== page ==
#1

Anyone knows how to prove that

d(U*V) = UdV + VdU

I know how to prove that (U*V)'= U'V + V'U,

and I'm not sure if it's the same thing.

If you have no idea what I'm talking about, here is a kitten:

He looks confused, just like you!

d(U*V) = UdV + VdU

I know how to prove that (U*V)'= U'V + V'U,

and I'm not sure if it's the same thing.

If you have no idea what I'm talking about, here is a kitten:

He looks confused, just like you!

*Last edited by Zeletros at Dec 11, 2011,*

#2

you mean how f(x) * g(x) differentiated is

f'(x)*g(x) + f(x) * g'(x) ?

No clue.

f'(x)*g(x) + f(x) * g'(x) ?

No clue.

#3

http://en.wikipedia.org/wiki/Product_rule ?

I know how to do the maths but I'm not entirely sure how you'd prove it, though there are some proofs on there

Also, that second one looks to be the same, just sometimes differentials are presented as dy/dx and sometimes as f'(x)

I know how to do the maths but I'm not entirely sure how you'd prove it, though there are some proofs on there

Also, that second one looks to be the same, just sometimes differentials are presented as dy/dx and sometimes as f'(x)

#4

Isn't there a Maths and Physics thread?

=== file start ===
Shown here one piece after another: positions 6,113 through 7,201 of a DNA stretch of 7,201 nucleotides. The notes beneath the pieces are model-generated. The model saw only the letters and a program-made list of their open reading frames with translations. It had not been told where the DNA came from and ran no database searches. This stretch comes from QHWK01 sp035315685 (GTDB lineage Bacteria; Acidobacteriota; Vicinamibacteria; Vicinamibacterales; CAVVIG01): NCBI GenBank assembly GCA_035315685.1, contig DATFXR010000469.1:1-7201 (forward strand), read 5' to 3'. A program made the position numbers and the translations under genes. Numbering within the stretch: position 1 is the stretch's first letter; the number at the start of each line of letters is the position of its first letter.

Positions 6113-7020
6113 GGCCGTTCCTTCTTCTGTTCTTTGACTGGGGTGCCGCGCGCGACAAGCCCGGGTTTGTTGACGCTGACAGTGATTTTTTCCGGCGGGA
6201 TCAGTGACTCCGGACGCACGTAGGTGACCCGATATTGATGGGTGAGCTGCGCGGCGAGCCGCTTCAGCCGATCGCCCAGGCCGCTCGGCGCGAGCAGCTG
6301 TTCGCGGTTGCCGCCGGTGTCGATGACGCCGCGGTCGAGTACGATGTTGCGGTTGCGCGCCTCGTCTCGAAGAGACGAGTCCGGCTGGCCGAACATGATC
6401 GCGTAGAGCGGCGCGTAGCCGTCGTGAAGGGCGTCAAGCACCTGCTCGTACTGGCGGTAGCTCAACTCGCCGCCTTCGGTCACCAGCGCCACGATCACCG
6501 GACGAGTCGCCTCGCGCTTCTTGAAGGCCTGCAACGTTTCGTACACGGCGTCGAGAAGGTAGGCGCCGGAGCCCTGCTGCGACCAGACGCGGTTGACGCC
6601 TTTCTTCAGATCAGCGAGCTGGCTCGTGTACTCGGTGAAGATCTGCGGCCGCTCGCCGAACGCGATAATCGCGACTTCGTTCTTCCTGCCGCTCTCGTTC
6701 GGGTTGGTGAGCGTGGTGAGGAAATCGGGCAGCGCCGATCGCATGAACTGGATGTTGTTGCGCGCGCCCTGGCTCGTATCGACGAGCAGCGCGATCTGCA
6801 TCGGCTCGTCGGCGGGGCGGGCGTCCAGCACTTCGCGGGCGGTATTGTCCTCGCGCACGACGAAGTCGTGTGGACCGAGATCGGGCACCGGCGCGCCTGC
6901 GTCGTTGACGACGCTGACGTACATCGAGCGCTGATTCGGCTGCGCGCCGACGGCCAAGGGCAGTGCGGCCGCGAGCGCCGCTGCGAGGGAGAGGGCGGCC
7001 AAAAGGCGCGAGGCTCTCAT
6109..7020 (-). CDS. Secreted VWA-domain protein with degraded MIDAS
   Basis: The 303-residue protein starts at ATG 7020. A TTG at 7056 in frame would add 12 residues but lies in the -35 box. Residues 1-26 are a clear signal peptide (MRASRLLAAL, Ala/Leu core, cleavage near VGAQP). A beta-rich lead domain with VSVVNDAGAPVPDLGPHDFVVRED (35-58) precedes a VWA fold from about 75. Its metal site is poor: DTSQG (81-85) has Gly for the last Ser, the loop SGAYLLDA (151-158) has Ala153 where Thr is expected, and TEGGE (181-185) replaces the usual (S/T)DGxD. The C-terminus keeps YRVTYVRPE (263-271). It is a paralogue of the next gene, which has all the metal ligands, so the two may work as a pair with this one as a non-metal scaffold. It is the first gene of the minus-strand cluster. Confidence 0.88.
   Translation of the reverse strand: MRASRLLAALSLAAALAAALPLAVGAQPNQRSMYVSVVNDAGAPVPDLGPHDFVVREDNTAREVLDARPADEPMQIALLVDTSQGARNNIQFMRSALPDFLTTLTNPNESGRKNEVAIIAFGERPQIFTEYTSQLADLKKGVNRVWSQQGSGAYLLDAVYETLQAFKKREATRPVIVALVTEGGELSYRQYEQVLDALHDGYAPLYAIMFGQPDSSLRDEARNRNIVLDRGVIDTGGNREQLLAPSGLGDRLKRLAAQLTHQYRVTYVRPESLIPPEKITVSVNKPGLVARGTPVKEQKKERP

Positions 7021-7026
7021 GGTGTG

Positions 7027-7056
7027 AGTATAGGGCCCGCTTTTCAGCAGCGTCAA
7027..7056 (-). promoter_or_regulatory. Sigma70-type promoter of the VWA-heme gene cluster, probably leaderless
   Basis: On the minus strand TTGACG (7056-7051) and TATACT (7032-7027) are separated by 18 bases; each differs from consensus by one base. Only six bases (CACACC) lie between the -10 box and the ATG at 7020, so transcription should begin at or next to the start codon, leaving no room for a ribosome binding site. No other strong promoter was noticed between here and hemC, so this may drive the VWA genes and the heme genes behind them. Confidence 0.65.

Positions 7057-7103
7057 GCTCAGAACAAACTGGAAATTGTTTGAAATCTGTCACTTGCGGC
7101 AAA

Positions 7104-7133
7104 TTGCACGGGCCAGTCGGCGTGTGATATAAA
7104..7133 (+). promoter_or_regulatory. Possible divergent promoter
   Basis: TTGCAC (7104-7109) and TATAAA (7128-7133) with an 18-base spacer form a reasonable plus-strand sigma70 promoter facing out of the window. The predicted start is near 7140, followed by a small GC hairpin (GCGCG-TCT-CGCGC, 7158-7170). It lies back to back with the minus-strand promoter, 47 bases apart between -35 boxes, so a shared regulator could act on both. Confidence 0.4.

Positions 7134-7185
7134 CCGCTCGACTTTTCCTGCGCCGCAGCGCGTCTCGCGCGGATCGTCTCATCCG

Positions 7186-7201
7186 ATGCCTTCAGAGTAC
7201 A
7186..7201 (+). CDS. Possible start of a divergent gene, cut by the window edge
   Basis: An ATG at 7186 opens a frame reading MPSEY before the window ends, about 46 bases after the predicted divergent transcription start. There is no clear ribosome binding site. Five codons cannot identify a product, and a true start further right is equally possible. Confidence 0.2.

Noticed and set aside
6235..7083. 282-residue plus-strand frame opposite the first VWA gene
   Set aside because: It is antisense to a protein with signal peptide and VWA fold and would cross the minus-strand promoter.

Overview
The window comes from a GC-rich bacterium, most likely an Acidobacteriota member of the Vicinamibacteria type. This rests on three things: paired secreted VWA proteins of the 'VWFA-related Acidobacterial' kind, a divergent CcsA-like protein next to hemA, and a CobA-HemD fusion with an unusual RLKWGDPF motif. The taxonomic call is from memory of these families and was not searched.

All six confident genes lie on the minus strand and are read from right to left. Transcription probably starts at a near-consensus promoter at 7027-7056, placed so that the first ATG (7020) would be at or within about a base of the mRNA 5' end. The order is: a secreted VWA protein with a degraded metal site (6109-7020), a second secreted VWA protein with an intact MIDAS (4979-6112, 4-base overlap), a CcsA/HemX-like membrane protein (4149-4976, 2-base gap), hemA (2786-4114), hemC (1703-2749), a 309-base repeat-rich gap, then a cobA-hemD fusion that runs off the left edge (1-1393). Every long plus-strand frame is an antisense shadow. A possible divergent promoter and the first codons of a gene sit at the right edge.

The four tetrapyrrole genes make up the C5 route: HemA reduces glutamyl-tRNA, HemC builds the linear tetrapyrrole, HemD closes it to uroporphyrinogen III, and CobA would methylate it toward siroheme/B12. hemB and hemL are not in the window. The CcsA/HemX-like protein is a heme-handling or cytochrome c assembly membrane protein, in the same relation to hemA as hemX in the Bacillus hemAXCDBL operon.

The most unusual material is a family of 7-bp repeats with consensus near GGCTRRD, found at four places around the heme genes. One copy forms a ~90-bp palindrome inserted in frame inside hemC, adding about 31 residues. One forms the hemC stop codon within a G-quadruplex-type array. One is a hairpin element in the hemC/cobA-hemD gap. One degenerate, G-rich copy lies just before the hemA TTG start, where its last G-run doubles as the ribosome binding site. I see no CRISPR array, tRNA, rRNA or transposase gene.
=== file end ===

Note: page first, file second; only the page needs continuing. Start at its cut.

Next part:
Seriously. I do not have a single clue

Seriously. I do not have a single clue

#5

Don't remember a damn thing about math, but...my god, that kitten is adorable.

#6

#7

http://en.wikipedia.org/wiki/Product_rule ?

I know how to do the maths but I'm not entirely sure how you'd prove it, though there are some proofs on there

Also, that second one looks to be the same, just sometimes differentials are presented as dy/dx and sometimes as f'(x)

I think that will do it. Just need to make the teacher believe I have any idea what I'm writing about..

Yeah, this will work nicely, though I still have no idea what's going on there, I'm great at practice math, know nothing about theory...

Just like in music

*Last edited by Zeletros at Dec 11, 2011,*

#8

Good that you found what you were looking for but seriously, there's a Maths help thread.

#9

He looks confused, just like you!

#10

The second equation is exactly the same as the first, the prime (') just means differential and is mainly used in higher order mathematics and physics where there are too many letters to handle (thats where I used it anyway).

#11

Hooray for Algebra II and not understanding any of that!

#12

I came here Expecting meth, tea and small talk. I Am kinda disappointed to be honest.

#13

Hooray for Algebra II and not understanding any of that!

It's Algebra I, I'm only on 1st semester

I understand math... meaning, I mostly know all the answers or how to get to them during practices, but theory...

#14

I'm an idiot...

...but oh hey a kitty

...but oh hey a kitty

#15

This is why I stopped at Geometry.